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Elgato Wave DX and Wave XLR Review

Reading Time: 4 minutes

Fast Specs

Frequency Response50-15000 Hz
Sensitivity2.5 mV/Pa -52 dbV/Pa
Impedance600 Ohm
Dimensions53 x 53 x 146 mm
Weight440 g
Connector3-pin XLR

An Elgato Wave DX microphone and Wave XLR mixer were provided for review purposes.

Hear me Out

Elgato’s Wave DX is a microphone designed to make voices well-rounded and full. This is exactly what I aim for. It is especially prevalent because I recently began a YouTube Channel and wanted to improve my audio quality. Though I have only used a few microphones thus far, I was eager to tackle this hardware review. I also got the opportunity to use the Wave XLR mixer as a mixer is required to use this microphone. Thus, once again, I am overly grateful to Elgato for the opportunity to review these two products. Find out how my experience fared in this Rapid Review.

Out of the gate, I was impressed with the packaging and appearance of the Wave DX and Wave XLR. Both the microphone and the mixer are sleek and aesthetically pleasing. Mine were a simple black colour which made them feel professional and functional. Typically, visuals do not play an overly large part in my experience. Yet, I was excited by how chic the Wave DX and Wave XLR are.

wave xlr mixer is on a blanket next to the wave dx microphone
Picture showing both the Wave XLR mixer (left) and the Wave DX microphone (right)

Off the Rip

However, the most important part of any microphone is the performance. Out of the box, I was impressed by the clarity of the microphone. I did some tests with it before doing any research, and my voice sounded great. It was easy to figure out how to use the Wave DX microphone and Wave XLR mixer on my computer. I did not even need to look anything up. There was little background noise in the recording. Plus, I could easily alter the gain on the Wave DX microphone with the Wave XLR mixer. I did not have to wait to adjust the settings in an editing software.

There were two key reasons I enjoyed recording with the Wave DX so much. One feature of the microphone is an internal pop filter. This automatically adjusted any audio that was too loud to a volume that was digestible for the microphone. This avoided a lot of cracking and peaking. It was cool. Even screaming into the microphone did not make the microphone peak or become staticky.

Key Features

Moreover, the microphone has excellent room noise rejection. Out of the box, the microphone sounds crisp and clear. Moreover, after calibrating it, I was further impressed by how little background noise I could hear. It was impressive, to say the least, and it made my voiceovers incredibly high quality.

home page of the wave link software with the microphone linked and the browser showing.
Another perk of the Wave DX is the Wave Link software

Despite being impressed with these features, I became even more attached to the device after learning about the Elgato Wave Link software. This is an easy-to-use interface that encourages customizing the microphone to settings that best fit the current environment. One of my favourite features the software had was a display that measured the amount of noise entering and exiting the microphone. Although similar features are available via OBS and other recording software, none of the ones I tried matched the accuracy or precision of Elgato Wave Link. This software made it effortless to measure and account for background noise in any environment without constantly testing different settings. It is a huge bonus to include with Elgato microphones, and I thoroughly enjoyed its detailed synopsis of ambient sound in a room.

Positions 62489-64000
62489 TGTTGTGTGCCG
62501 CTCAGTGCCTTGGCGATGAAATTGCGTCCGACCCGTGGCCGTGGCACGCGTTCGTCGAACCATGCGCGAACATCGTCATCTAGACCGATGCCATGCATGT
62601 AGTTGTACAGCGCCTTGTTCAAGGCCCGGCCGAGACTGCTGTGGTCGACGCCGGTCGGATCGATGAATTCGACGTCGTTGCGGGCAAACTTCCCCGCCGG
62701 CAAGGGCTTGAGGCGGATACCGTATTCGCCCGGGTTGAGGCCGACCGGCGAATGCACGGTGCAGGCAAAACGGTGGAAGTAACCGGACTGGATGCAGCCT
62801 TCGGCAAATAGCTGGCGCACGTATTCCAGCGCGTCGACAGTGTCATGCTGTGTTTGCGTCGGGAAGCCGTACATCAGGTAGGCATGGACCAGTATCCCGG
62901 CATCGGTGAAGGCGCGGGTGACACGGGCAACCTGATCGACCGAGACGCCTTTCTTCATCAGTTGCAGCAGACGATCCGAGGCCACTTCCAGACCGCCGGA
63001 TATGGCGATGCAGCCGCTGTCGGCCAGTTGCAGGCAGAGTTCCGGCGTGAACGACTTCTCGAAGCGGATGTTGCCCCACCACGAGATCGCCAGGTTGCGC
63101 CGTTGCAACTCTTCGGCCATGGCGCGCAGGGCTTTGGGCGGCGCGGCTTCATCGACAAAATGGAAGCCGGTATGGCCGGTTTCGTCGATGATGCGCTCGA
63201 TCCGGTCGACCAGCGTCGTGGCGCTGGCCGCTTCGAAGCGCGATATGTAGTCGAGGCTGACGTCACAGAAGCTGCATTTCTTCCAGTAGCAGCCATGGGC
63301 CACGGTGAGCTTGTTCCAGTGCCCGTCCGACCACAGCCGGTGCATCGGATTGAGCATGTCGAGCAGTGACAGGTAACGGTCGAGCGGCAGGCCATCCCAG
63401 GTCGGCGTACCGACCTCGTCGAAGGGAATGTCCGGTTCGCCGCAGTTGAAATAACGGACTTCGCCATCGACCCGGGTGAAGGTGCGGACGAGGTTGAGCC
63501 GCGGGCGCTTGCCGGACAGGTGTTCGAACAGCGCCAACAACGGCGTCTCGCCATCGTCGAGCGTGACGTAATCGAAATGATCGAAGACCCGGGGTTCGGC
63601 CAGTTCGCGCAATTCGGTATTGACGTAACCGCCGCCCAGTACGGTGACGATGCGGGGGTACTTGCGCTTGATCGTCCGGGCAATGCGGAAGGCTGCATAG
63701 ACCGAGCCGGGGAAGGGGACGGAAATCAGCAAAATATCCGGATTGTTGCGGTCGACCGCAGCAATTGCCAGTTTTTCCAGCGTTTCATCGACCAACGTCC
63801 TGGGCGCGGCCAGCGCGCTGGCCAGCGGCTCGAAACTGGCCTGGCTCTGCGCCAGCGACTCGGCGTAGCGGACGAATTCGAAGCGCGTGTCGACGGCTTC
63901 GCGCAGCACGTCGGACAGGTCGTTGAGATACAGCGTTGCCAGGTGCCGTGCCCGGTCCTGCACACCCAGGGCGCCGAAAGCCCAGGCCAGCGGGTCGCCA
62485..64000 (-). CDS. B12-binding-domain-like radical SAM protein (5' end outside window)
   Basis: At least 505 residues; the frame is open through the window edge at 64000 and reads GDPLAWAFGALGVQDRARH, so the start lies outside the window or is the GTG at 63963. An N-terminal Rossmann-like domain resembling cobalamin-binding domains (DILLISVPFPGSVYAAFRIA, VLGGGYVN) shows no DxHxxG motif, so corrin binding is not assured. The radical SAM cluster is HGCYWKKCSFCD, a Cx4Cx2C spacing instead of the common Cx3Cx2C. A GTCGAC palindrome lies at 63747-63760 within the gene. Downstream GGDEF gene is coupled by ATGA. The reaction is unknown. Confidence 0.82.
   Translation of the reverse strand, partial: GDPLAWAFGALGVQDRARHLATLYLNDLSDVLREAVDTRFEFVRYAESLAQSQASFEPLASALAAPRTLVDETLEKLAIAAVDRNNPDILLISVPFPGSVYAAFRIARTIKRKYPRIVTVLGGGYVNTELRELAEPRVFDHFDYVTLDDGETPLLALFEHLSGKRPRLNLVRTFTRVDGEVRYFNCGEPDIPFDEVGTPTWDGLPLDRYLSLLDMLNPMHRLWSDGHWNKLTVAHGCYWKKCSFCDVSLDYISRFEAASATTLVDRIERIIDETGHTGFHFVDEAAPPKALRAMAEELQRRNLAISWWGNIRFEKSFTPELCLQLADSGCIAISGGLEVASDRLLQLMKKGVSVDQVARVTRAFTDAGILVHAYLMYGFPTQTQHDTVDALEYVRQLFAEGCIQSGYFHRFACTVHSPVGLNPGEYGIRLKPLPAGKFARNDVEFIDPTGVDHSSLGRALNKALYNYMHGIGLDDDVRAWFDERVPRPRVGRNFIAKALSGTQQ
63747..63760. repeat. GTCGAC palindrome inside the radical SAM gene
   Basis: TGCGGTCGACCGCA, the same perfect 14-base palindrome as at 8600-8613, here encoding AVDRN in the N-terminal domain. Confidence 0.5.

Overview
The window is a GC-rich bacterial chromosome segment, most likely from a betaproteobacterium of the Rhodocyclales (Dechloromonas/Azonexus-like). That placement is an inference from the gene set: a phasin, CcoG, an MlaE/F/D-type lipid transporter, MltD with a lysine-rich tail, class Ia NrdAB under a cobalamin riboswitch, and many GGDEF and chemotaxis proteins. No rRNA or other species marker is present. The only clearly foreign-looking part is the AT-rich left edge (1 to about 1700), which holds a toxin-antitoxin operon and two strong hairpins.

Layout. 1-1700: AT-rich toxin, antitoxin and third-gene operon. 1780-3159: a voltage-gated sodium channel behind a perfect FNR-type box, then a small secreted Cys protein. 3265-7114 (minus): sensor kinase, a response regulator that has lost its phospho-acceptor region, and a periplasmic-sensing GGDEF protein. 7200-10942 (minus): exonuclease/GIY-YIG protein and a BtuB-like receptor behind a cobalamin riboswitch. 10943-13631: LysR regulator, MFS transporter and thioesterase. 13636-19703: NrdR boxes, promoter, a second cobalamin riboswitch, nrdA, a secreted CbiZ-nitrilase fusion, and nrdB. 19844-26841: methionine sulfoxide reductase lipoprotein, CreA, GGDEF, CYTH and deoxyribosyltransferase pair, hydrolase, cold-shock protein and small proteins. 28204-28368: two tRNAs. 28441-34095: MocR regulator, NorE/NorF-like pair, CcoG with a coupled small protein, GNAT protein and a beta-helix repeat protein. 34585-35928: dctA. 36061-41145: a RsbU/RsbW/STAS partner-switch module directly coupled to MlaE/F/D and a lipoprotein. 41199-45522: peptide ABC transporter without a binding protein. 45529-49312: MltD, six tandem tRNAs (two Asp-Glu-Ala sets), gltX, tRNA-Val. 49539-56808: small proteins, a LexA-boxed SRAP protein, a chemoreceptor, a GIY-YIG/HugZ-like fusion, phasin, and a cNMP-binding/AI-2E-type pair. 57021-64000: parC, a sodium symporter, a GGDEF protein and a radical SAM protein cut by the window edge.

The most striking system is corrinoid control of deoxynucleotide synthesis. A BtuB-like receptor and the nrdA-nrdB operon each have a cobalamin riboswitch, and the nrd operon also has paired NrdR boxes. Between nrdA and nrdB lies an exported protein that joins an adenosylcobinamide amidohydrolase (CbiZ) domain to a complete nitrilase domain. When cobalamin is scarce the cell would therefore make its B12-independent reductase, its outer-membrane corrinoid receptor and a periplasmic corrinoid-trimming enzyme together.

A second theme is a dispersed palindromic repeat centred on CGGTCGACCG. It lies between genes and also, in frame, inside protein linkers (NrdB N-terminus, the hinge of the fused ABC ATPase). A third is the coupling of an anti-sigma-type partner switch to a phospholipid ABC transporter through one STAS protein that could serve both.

Software Specifications

At the same time, this Elgato Wave Link software is a simple way to adjust volume compared to other audio inputs. While I typically do not record multiple levels of audio, during my testing, I found it very easy and effective to leverage this Wave Link software. All the audio levels are recorded in one place, so this makes it much easier to keep clips together when editing footage and balance multiple levels of audio (which could be helpful during a live stream). This did not necessarily revolutionize my experience in editing, but it was an excellent option to have.

Despite many of the great things I mention about the package, another huge factor is the price and the number of necessary parts for the product to be functional. The Wave DX requires an XLR audio interface and an XLR cable. In addition to the price of the microphone, these requirements make the Elgato Wave DX a bit more expensive than it may initially seem. Moreover, since each component is required for the microphone to function, it is an investment that needs to be made upfront, and it cannot be broken up over time. It is a crucial thing to consider. It makes sense that each component is required for the Wave DX microphone to function, but this is important to note, as the items are not necessarily sold together.

elgato wave dx microphone on a microphone stand
There is no microphone stand included

Should you Ride this Wave?

Despite the steep price, using the Elgato Wave DX alongside the Elgato Wave XLR has made for one of the easiest and most enjoyable recording experiences I have ever undergone. The models of the products are stylish, the audio quality is superb, and the Elgato Wave Link software is an incredible asset to complete any streaming or recording experience. For people striving for high-quality audio with the capacity to pay for it, the Elgato Wave DX microphone and Wave XLR mixer are excellent options. I have been very impressed and satisfied with both devices.

Rapid Reviews Rating

gold score

You can purchase the Wave DX microphone here and the Wave XLR mixer here.

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